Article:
Key issues in estate planning using trusts

From

Brian Hor

A look at two important family trust issues that advisers may come across in establishing or managing the workings of a client’s estate planning using trusts.

Issue #1: Who should be the Appointor of my Family Trust?

When completing an instruction form for arranging a new family trust for a client, it is very likely that the form will ask the question – who do you want to be the “Appointor” of the trust?

It’s a very important question, because typically the Appointor is the person who has the power to “hire and fire” the trustee of the trust. So even though the trustee is the person (or entity) which holds the legal title to all the assets of the trust and is the person who typically has full management and control over the affairs of the trust, ultimately if the Appointor believes that the trustee is not doing their job properly (or for that matter, any other reason) the Appointor has the power to remove that person and replace them with one or more new trustees.

More often than not, the Appointor will also have additional “powers”, such as the ability to veto certain actions by the trustee (who may be required to provide prior notice of certain intended actions to the Appointor). This may extend to important issues such as:

  • Amending the trust deed;
  • Changing the vesting date (or end date) of the trust; and
  • Changing the beneficiaries of the trust.

Given that the Appointor often has the power to block certain actions by the trustee and has the power to remove and replace the trustee, the role is often seen as a protective one to prevent excesses and abuses of power by the trustee. Indeed, the role of Appointor is often described in trust deeds as “the protector” or “the guardian”.

However, the Appointor is also often considered to be the “real power” behind the trust, who is pulling the strings of the puppet that is the trustee. Viewed in this light, the role seems less benevolent.

Rather than being a “guardian angel” to watch over the affairs of the trust, the Appointor is now more often considered to be the ultimate controller of the trust, and even the “prime mover” of the family behind the establishment and ongoing management of the trust.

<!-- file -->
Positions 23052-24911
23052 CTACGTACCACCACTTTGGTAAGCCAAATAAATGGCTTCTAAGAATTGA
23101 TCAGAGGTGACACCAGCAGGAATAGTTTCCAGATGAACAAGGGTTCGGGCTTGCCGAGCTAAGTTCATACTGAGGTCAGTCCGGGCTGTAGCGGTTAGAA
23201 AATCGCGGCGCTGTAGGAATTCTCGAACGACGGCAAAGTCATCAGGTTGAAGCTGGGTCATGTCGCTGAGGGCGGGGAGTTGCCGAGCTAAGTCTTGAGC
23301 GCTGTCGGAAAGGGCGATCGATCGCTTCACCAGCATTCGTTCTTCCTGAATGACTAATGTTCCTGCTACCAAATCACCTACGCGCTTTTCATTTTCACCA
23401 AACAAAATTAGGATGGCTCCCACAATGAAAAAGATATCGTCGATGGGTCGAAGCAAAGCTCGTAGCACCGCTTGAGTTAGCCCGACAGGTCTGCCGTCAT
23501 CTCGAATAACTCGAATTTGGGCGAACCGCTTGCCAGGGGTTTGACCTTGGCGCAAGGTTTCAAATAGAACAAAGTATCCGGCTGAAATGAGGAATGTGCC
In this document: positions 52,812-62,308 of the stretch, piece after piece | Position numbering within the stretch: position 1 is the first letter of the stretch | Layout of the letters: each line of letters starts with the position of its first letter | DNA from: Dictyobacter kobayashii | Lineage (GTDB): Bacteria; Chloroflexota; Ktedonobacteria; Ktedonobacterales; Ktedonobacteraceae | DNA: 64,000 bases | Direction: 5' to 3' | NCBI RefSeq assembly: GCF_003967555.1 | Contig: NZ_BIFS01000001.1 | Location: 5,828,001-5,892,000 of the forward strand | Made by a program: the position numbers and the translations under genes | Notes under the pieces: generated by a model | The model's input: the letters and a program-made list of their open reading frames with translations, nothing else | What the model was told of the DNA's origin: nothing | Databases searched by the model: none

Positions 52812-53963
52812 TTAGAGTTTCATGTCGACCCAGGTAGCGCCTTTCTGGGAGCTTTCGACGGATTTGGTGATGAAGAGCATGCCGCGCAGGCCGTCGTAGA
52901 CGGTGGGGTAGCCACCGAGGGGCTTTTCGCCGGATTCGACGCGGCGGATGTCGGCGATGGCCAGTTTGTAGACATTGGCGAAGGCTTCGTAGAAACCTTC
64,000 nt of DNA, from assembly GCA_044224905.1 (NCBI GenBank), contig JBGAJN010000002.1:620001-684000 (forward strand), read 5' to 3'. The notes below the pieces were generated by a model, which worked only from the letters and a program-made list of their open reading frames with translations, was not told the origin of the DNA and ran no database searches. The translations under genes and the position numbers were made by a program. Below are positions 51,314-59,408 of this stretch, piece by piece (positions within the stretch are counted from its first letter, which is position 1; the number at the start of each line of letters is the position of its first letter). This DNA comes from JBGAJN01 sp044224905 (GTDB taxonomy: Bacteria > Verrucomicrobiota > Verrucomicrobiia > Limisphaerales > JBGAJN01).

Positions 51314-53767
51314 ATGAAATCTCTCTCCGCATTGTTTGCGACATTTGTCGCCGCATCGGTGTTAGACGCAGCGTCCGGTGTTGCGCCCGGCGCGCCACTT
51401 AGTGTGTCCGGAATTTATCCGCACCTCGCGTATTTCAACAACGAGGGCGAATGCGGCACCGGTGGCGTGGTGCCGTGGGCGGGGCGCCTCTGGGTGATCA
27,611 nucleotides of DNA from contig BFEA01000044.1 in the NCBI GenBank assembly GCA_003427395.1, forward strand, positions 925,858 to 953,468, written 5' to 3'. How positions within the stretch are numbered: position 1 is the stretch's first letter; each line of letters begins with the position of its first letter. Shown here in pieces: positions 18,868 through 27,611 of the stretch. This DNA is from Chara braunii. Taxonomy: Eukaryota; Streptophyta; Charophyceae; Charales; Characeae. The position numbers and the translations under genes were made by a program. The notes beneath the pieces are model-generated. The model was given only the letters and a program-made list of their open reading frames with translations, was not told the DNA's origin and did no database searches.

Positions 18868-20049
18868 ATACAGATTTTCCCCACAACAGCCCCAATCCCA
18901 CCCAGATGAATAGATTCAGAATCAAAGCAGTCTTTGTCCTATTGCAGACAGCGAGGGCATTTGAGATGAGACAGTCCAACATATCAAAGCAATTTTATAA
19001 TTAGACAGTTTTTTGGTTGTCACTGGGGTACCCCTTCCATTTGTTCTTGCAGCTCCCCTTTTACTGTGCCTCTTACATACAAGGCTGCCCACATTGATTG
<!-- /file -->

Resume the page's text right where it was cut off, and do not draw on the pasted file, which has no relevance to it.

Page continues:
As a result, in many modern (and it must be said, “cheap and nasty”) family trust deeds available from certain document providers (both lawyers as well as non-lawyers), the beneficiaries of the trust are even defined around and by reference to the Appointor (so that the beneficiaries are literally defined to be the Appointor, the Appointor’s spouse, the Appointor’s children, and so forth).

The so-called “benefit” of this approach is that the document provider typically only needs three names with which to completely populate a template for a family trust deed – the name of the settlor, the name of the trustee, and the name of the Appointor.

But beware! The major problem here is that if you change the Appointor of the trust, you are also changing potentially all of the beneficiaries of the trust – and quite possibly without realising that you have done so until perhaps years later in the middle of a tax audit when it is discovered that all the trust distributions that were made to the various beneficiaries of the trust were in fact made to persons who were no longer trust beneficiaries after the change in Appointor and therefore all those trust distributions were invalid! This may result in dire consequences including but not limited to:

  • All the tax returns for the trust and for the incorrect beneficiaries having to be re-done and re-lodged – with possible penalties for late lodgment and interest on unpaid tax attaching;
  • Default trust distribution provisions operating and the need for the tax returns for the default beneficiaries having to be re-done and re-lodged – again, with possible penalties for late lodgment and interest on unpaid tax attaching;